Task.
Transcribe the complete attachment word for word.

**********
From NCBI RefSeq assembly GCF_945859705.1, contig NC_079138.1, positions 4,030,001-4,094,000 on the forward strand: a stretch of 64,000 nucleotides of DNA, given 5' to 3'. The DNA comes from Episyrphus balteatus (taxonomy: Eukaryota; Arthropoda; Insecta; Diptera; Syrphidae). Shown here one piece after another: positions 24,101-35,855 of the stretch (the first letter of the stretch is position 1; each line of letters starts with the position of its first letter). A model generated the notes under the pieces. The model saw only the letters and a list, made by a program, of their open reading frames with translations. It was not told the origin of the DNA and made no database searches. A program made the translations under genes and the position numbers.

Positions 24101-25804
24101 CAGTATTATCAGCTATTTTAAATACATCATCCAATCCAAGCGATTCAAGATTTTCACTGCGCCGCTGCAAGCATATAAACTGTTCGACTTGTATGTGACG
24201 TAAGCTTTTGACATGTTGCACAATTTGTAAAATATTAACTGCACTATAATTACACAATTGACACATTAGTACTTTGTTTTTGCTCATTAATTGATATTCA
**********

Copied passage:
From NCBI RefSeq assembly GCF_945859705.1, contig NC_079138.1, positions 4,030,001-4,094,000 on the forward strand: a stretch of 64,000 nucleotides of DNA, given 5' to 3'. The DNA comes from Episyrphus balteatus (taxonomy: Eukaryota; Arthropoda; Insecta; Diptera; Syrphidae). Shown here one piece after another: positions 24,101-35,855 of the stretch (the first letter of the stretch is position 1; each line of letters starts with the position of its first letter). A model generated the notes under the pieces. The model saw only the letters and a list, made by a program, of their open reading frames with translations. It was not told the origin of the DNA and made no database searches. A program made the translations under genes and the position numbers.

Positions 24101-25804
24101 CAGTATTATCAGCTATTTTAAATACATCATCCAATCCAAGCGATTCAAGATTTTCACTGCGCCGCTGCAAGCATATAAACTGTTCGACTTGTATGTGACG
24201 TAAGCTTTTGACATGTTGCACAATTTGTAAAATATTAACTGCACTATAATTACACAATTGACACATTAGTACTTTGTTTTTGCTCATTAATTGATATTCA